Odierno is expected to sign off on the new appearance policy — which also includes no visible piercings, no dental ornamentation and requires soldiers to be clean shaven both on and off duty — in about month. However, he may choose to omit or change portions, and he could deny the proposals altogether.
Chandler said the new rules are neither part of a drawdown nor a tool of attrition, according to the Army Times. Rather, the effort is a means to add professionalism and uniformity within the Army.
“You chose to join the Army,” Chandler said in the Times article. “The Army didn’t choose you.”
Rise of ink
The effort to put new limits on tattoos may not be a smooth path. With the Army waiving policies in the past, coupled with a huge desire in soldiers to remember fallen comrades in ink, tattoos in the Army are perhaps more popular now than ever before.
In Killeen alone, there are more than 20 licensed tattoo parlors, and Harker Heights has hosted a tattoo convention for the past two years.
A decade ago, soldiers were getting a lot of tribal-art tattoos, along with butterflies and the typical skull-and-crossbones, said T.J. Barksdale, 43, an Army veteran and tattoo artist at Calaveras Tattoo Studio.
However, wars in Iraq and Afghanistan — and the experiences troops have faced during those deployments — have fueled soldiers’ desires to get remembrance tattoos.
Barksdale said many soldiers come in to the shop and say: “My buddy was just here yesterday, and now he’s gone. I’ve got to get something to remember him.”
It’s not a trend unique to the military; many tattoos these days are done as a way to remember a relative, friend or something substantial that happened in a person’s life. For soldiers, however, many tattoos are in some way related to the wars in Iraq and Afghanistan.
“The main one is the soldier’s memorial,” said Barksdale, describing the boots, rifle and helmet commonly seen at memorials for fallen soldiers. Other tattoos include Army unit insignias, dog tags, names of deployment destinations with dates and similar art.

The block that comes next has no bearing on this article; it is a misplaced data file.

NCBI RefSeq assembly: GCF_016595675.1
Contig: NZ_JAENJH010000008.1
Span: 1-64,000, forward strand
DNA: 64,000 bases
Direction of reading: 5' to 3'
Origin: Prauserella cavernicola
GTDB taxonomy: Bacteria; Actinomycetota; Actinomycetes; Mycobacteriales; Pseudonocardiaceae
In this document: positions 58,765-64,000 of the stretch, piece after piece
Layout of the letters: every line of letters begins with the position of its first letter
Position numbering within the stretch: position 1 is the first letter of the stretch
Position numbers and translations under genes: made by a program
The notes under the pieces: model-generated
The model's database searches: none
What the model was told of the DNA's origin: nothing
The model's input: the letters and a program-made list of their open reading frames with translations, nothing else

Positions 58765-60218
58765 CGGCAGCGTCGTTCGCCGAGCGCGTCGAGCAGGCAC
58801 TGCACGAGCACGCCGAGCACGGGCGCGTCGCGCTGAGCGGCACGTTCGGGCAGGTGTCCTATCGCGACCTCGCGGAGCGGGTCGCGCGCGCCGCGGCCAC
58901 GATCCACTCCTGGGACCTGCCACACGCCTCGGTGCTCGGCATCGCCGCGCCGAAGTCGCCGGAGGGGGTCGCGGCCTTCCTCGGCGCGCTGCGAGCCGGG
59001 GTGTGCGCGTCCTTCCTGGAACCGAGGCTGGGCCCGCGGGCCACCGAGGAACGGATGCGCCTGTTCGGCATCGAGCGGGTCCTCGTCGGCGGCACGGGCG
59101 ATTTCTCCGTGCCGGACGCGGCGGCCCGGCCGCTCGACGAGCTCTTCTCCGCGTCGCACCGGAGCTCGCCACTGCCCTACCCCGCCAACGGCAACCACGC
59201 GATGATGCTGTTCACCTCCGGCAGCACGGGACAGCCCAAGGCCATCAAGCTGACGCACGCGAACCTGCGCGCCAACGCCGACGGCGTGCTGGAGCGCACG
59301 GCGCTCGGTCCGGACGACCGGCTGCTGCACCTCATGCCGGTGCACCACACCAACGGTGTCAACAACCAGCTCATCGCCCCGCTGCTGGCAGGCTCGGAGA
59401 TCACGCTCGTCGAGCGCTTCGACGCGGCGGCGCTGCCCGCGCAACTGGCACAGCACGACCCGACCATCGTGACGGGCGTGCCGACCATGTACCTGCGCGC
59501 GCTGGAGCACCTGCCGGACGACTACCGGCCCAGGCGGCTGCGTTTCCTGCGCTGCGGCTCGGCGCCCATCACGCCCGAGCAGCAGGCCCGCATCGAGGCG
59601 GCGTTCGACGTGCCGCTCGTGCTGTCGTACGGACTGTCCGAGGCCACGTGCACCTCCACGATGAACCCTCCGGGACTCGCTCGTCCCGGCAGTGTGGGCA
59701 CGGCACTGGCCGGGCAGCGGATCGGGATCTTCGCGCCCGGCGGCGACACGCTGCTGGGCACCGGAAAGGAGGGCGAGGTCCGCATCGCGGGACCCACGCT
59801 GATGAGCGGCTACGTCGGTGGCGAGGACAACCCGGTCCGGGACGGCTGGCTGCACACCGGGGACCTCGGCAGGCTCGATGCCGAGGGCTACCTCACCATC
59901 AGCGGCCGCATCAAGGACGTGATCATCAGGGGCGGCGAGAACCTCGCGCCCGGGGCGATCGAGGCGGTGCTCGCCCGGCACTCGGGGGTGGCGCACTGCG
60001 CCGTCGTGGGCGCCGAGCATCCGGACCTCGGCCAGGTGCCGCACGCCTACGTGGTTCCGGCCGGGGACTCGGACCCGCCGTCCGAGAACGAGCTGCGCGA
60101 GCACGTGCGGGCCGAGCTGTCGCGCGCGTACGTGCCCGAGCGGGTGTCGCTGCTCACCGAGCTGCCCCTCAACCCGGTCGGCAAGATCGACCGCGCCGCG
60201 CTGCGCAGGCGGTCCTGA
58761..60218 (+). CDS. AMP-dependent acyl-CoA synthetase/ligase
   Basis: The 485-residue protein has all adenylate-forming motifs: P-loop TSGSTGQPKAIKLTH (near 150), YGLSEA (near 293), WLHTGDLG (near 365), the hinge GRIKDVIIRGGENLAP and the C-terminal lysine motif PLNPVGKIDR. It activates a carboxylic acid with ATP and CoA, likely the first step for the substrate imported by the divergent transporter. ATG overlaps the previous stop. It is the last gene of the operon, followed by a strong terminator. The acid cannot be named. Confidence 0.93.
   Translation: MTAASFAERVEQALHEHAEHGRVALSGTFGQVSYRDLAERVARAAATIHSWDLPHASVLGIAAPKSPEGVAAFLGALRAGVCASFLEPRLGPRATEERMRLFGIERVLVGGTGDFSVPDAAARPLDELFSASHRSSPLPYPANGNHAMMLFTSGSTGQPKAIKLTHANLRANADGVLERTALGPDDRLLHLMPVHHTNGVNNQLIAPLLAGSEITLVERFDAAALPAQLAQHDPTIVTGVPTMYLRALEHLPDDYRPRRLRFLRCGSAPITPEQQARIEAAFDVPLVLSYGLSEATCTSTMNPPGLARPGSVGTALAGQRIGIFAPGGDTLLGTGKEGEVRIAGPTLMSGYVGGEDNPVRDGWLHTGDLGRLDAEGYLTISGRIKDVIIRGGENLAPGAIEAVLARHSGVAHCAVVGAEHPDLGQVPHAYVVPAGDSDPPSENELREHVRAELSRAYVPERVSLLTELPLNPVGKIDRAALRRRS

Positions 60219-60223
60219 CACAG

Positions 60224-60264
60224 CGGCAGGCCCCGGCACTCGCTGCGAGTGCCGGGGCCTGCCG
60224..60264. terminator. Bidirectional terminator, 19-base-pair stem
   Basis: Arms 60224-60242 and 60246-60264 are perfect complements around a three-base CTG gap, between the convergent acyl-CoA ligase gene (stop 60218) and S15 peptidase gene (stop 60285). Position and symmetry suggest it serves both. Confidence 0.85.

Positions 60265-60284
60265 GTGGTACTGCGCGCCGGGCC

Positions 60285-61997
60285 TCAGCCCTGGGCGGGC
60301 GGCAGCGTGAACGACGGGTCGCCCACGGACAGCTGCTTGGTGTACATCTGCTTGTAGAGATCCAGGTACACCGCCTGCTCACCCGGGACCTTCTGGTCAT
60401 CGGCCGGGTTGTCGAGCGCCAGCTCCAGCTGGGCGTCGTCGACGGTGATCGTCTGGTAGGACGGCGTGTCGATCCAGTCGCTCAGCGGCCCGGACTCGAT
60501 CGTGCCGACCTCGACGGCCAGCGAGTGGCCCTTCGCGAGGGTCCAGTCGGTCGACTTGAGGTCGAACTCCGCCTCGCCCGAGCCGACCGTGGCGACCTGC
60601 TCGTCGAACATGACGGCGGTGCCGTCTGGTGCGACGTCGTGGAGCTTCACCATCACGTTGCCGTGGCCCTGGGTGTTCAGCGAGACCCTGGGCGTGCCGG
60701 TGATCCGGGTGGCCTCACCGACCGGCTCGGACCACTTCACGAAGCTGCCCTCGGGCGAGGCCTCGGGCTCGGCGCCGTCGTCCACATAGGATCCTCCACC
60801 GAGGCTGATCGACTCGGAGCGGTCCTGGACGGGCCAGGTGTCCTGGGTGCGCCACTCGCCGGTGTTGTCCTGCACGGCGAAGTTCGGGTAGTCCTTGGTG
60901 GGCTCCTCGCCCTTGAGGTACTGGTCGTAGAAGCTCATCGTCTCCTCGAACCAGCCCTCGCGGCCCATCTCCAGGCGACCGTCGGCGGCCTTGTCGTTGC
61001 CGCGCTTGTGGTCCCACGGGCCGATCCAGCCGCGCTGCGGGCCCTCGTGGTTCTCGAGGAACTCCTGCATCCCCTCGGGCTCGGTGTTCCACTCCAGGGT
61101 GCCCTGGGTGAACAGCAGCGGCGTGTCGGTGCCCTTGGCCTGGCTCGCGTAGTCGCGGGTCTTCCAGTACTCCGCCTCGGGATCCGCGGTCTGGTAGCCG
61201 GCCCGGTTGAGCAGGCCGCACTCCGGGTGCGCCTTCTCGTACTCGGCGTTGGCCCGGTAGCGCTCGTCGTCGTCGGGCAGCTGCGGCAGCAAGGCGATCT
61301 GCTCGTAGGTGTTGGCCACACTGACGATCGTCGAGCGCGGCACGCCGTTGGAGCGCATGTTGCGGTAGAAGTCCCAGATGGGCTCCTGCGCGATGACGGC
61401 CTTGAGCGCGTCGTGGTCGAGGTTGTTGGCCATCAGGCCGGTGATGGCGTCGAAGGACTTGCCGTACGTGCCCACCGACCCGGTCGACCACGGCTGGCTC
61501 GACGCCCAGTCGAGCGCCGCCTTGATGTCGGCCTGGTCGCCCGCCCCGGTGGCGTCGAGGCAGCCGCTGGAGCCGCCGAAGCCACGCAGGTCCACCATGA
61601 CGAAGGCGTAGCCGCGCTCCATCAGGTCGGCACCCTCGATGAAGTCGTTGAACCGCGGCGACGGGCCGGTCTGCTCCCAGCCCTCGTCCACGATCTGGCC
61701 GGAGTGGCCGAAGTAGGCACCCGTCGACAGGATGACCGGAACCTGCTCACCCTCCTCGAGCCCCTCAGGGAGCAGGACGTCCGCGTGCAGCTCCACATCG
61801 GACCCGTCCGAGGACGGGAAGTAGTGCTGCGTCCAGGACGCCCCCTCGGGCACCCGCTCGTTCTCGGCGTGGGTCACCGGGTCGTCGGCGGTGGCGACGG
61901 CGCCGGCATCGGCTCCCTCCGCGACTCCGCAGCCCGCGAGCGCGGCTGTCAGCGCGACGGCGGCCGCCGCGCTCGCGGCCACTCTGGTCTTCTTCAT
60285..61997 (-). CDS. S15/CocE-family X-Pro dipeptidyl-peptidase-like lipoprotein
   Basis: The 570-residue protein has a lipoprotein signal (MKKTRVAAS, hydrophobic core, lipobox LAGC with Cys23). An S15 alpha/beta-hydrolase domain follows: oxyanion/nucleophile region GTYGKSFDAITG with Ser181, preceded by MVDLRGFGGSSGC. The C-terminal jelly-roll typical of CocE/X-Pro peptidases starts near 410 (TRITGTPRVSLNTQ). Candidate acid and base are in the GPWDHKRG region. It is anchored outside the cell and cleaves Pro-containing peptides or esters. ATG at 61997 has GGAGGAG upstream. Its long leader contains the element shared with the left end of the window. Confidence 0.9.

Other popular picks with soldiers: Saint Michael, guardian angels and pin-up girls, said Mike Rios, 35, a tattoo artist at Calaveras.
“I think trends and tattoos go up and down,” he said, adding the hardships of war have definitely had an effect on soldiers and body ink.
While the sergeant major of the Army is focused on erasing vulgar tattoos, such designs are rare, according to industry officials.
At King Pin Tattoo Studio, Lang said his artists have guidelines when it comes to questionable material.
“We don’t ever do anything that’s racist, like (swastikas),” said Lang, who also manages Tiki Tattoos in Killeen.
It’s rare when a racist tattoo is even requested these days, Lang said, adding his staff will kick out customers who make such a request.
But not all tattoo studios in the area are as responsible.
“A good portion are shoddy,” said Lang, adding some soldiers will come in to King Pin or Tiki Tattoos requesting an artist fix or cover up a tattoo that was done poorly.
Just a few years ago, Killeen didn’t have a very good reputation for tattoo art, Barksdale said. “A lot of soldiers got upset with the shops in Killeen,” he said, adding many troops would opt to drive to Austin rather than spend money on ink locally.
And while some “shoddy” studios still operate in this area, the local studios have picked up their game.
“We’re artists in some form,” said Barksdale, a member of the Killeen Art Guild. A decent tattoo artist needs to understand color theory, fit, flow and other traditional art themes, he added.
At Fort Hood, III Corps commander Lt. Gen. Donald M. Campbell Jr. said he applauds the efforts of the sergeant major of the Army to improve discipline and professionalism.
That said, Campbell added he didn’t have a problem with tattoos as long as they aren’t visible when wearing the class A dress uniform and don’t degrade the soldier or the Army.
“My son has tattoos, and other people I know have tattoos,” he said.
While policies concerning body ink may be tweaked time and time again, tattoos in the Army may turn out to be a permanent thing.
Contact Jacob Brooks at firstname.lastname@example.org or (254) 501-7468